As Perm notes, the bottom melt and ocean heating is ongoing. But working against this trend is a freshening of Arctic surface waters that raise freezing temperatures. The balance is fragile and easily disturbed by all the heat moving around. Storms not longer reliably restore ice.

        My opinion is risk of near zero/zero sea ice for this year is still low — 15%. But we shall see as winter and spring progress. If the blocking pattern shifts east, things could look much worse.

        In any case the ongoing trend of heat moving into the Arctic continues. So melt risks increase year on year as the forcing, feedbacks, and driving amplifiers (lewis) build up.

    • mikkel

       /  January 24, 2014

      Yeah it’s tragically hilarious how the media is pouncing on the “pause” meme even as the glaciers and sea ice are disappearing at mind boggling rates — not to mention 100+ year floods and droughts are happening with such frequency that it is impossible to remember them all.

      • Harry

         /  January 24, 2014

        USA Today and The Daily Mail are both managing to chronicle the freakish warmth in Alaska without a single mention of AGW or even climate change, just references to ‘kinks in the jet stream’. Depressing.

  6. lewiscleverdon

     /  January 24, 2014

    Robert – thanks for this. The evidence of a fundamental and intensifying disruption of the Jetstream seems incontrovertible – by any rational observer.

    On the offchance it hasn’t already been coined, I’d like to propose a new term that is required to make sense of the feedback implications of that disruption. The term is “Driven Amplifyer” and it refers to the action of at least three major phenomena: Polar Ozone Loss, Migration of Rainfall, and Climate Destabilization (due to Jetstream disruption). All three are directly involved in accelerating a range of the eight main interactive feedbacks on AGW, and all three are themselves directly driven by the acceleration of one or more of those feedbacks, but none of them themselves provide either GHG outputs or a forcing – hence the name “Driven Amplifyer”.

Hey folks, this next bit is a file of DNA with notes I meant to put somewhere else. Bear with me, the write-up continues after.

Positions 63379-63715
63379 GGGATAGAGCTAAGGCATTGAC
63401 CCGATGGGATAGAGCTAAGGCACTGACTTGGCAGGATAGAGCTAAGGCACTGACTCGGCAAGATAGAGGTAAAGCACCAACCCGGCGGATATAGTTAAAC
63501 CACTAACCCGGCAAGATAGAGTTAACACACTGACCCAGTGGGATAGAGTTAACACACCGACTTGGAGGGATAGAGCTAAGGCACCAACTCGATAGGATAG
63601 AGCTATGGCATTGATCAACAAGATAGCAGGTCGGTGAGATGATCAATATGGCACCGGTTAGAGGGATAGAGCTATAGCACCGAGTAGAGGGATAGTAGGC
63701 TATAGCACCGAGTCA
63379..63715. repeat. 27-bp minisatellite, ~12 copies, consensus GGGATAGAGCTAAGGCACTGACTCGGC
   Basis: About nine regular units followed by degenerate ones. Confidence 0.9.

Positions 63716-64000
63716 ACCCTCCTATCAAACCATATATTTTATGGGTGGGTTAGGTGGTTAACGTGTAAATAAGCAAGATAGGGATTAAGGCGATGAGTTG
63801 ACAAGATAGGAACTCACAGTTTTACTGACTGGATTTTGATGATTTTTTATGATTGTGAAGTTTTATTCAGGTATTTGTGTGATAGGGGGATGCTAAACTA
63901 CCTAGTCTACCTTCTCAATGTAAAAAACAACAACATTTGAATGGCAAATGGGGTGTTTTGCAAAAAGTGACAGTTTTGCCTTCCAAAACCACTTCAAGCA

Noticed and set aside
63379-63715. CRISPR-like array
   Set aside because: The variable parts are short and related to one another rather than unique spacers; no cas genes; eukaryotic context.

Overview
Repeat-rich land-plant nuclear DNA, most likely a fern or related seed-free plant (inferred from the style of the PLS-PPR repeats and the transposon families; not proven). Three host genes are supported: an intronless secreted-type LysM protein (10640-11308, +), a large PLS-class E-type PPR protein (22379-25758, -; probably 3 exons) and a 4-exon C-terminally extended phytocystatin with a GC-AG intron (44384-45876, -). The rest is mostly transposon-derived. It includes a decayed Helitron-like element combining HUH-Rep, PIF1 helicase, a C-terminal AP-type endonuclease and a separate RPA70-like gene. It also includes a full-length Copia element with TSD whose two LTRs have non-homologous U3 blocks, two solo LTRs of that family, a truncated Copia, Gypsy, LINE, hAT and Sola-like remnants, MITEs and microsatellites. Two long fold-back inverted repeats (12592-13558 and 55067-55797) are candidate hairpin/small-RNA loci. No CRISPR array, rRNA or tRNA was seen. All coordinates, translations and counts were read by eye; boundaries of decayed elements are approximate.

The value of the term is in considering the direct interactions of the feedbacks – via a host of coupling mechanisms – such as ASI loss generating warmer winds accelerating Permafrost melt 1500kms across the tundra. Those direct interactions generate an entirely different outcome for the feedbacks than the indirect interaction via timelagged warming from each one then driving all others. Accounting the direct feedback couplings, and those with the Driven Amplifyers, give a rate of acceleration that reflects the action of an integrated organic system rather than 11 disparate entities.

    Once this perspective is more widely comprehended, its implications for both CO2 ppm and global temperature under the Best Case of global Emissions Control will bring people to face the need for additional mitigation measures ASAP – specifically Carbon Recovery and Albedo Restoration. The urgency of campaigning for the necessary UNFCCC governance of their research – which is the vital first step – can hardly be overstated.



    • Warmest regards Lewis and thank you for the suggestion.

      My focus is explaining these forces at a level that tells a relatively easy to understand story. So I prefer to show, rather than tell, if it were. That said, I admire the technical merit and elegant precision of the term Driver Amplifier and will see what I can do to communicate its implications.

      Carbon recovery and albedo restoration may certainly be needed (as I believe we discussed before). My opinion is that without emissions mitigation/control we don’t have a hope in hell.